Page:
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Consider the following function, which does not work in Python, but I will use to explain what I need to do.

def exampleFunction(a, b, c = a):
    ...function body...

That is I want to assign to variable c the same value that variable a would take, unless an alternative value is specified. The above code does not work in python. Is there a way to do this?

Thank you.

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3 Answers 3

up vote 13 down vote accepted
def exampleFunction(a, b, c = None):
    if c is None:
        c = a
    ...function body...

The default value for the keyword argument can't be a variable (if it is, it's converted to a fixed value when the function is defined.) Commonly used to pass arguments to a main function:

def main(argv=None):
    if argv is None:
        argv = sys.argv
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Exactly. Default arguments are set in stone once the function is defined. –  delnan Aug 20 '10 at 19:54

This general pattern is probably the best and most readable:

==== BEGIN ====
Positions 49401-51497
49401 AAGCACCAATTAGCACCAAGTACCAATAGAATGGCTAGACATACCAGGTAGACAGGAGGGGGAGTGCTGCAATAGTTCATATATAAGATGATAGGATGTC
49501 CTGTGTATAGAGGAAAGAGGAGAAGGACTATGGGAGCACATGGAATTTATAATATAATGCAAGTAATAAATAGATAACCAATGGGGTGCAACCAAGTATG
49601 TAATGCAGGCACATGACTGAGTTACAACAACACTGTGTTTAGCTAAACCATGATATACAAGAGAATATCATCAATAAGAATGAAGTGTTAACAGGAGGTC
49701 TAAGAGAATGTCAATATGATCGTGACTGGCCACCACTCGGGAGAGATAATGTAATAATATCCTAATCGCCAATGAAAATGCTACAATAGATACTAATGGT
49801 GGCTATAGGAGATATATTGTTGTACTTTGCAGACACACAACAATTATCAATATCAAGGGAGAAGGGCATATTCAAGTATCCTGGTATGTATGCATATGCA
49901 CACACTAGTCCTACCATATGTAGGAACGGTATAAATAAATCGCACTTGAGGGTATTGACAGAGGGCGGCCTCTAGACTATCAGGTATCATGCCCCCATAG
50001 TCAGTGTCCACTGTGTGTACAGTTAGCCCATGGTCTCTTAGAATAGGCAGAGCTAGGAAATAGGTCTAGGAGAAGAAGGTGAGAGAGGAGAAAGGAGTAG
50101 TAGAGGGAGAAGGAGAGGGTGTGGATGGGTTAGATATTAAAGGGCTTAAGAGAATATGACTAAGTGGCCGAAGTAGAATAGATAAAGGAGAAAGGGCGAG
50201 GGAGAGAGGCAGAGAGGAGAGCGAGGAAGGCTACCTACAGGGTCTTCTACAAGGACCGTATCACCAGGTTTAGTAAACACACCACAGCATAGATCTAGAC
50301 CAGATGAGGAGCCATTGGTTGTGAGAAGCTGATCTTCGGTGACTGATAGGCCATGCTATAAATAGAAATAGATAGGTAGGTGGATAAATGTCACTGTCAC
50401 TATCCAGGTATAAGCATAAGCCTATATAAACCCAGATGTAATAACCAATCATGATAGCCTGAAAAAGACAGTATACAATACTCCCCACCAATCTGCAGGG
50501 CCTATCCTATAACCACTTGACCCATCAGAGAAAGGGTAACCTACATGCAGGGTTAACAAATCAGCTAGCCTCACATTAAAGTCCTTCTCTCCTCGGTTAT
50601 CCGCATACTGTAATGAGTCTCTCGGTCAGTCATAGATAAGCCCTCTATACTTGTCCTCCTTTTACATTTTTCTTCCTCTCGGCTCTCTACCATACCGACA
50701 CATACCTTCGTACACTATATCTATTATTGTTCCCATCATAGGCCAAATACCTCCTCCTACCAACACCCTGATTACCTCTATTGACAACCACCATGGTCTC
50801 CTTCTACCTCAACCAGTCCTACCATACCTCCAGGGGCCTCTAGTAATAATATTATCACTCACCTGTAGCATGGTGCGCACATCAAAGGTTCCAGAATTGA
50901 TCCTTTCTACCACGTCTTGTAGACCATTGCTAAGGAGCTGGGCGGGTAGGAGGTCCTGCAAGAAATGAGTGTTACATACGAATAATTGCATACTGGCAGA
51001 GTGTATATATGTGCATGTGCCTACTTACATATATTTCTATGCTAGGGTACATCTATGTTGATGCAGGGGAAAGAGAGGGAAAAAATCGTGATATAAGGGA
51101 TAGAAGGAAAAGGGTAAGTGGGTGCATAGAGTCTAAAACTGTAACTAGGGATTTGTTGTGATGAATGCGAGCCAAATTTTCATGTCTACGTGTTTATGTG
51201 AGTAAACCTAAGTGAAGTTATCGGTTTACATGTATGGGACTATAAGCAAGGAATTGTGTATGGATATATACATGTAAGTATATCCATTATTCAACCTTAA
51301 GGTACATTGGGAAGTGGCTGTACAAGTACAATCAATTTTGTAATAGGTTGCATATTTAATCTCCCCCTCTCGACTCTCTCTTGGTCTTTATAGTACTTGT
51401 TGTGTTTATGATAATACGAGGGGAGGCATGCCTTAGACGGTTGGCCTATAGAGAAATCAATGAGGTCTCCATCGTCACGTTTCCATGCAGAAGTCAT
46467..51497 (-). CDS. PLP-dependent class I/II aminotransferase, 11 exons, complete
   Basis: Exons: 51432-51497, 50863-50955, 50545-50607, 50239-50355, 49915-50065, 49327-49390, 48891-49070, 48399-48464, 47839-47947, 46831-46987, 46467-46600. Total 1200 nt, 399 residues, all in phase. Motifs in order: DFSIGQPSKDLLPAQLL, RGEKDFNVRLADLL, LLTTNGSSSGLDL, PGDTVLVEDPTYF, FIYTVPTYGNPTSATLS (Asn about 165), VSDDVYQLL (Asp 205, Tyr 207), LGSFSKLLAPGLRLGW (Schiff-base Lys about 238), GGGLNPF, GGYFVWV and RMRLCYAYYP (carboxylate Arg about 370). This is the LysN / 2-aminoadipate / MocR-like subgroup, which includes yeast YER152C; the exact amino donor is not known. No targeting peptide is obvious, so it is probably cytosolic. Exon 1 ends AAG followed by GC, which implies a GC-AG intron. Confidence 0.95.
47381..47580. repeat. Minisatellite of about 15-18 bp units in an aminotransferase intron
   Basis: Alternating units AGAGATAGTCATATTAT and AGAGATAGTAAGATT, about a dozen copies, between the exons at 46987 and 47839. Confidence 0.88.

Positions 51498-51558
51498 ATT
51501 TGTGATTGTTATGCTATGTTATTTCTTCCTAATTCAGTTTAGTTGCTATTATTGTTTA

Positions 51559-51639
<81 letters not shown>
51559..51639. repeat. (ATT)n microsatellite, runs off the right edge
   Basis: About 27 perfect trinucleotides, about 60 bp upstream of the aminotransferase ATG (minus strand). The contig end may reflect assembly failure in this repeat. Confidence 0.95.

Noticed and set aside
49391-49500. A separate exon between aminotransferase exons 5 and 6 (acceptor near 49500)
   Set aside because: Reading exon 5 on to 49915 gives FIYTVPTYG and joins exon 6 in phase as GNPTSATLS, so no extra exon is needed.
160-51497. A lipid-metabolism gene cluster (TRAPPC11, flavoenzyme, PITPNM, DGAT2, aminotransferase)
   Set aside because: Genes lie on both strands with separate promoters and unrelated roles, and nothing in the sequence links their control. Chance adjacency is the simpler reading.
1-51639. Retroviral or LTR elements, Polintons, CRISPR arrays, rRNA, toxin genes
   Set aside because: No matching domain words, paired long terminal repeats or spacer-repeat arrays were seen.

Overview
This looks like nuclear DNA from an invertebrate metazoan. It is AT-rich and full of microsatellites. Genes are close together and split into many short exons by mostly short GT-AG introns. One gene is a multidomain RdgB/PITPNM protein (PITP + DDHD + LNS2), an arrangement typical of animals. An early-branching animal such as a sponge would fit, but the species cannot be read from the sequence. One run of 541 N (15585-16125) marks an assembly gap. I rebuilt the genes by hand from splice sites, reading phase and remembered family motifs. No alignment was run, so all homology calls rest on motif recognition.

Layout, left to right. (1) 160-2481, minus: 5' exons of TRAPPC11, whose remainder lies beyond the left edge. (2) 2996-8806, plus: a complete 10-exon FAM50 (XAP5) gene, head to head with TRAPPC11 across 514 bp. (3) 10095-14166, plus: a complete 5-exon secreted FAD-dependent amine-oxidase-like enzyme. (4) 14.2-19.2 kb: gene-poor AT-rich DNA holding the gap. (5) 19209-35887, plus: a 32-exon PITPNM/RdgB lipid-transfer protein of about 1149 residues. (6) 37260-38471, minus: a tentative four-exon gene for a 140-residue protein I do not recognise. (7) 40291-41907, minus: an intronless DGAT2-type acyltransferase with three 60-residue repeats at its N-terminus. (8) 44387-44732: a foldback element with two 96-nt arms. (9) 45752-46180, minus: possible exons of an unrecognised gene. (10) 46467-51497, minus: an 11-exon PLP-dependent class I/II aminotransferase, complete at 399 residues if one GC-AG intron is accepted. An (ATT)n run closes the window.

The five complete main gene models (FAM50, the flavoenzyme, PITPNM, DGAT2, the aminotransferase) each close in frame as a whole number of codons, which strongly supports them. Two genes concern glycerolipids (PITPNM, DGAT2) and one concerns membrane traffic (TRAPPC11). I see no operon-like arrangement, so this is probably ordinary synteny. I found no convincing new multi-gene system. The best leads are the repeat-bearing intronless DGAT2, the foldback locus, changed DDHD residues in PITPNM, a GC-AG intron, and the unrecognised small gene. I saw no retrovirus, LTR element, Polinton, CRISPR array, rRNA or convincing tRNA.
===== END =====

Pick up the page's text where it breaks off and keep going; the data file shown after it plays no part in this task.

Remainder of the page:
def exampleFunction(a, b, c = None):
    if c is None:
        c = a

You have to be careful that None is not a valid state for c.

If you want to support 'None' values, you can do something like this:

def example(a, b, *args, **kwargs):
    if 'c' in kwargs:
        c = kwargs['c']
    elif len(args) > 0:
        c = args[0]
        c = a
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+1 for being mentioning that None can't be a valid state for c for the c=None trick to work. –  aaronasterling Aug 20 '10 at 20:03

One approach is something like:

def foo(a, b, c=None):
    c = a if c is None else c
    # do something
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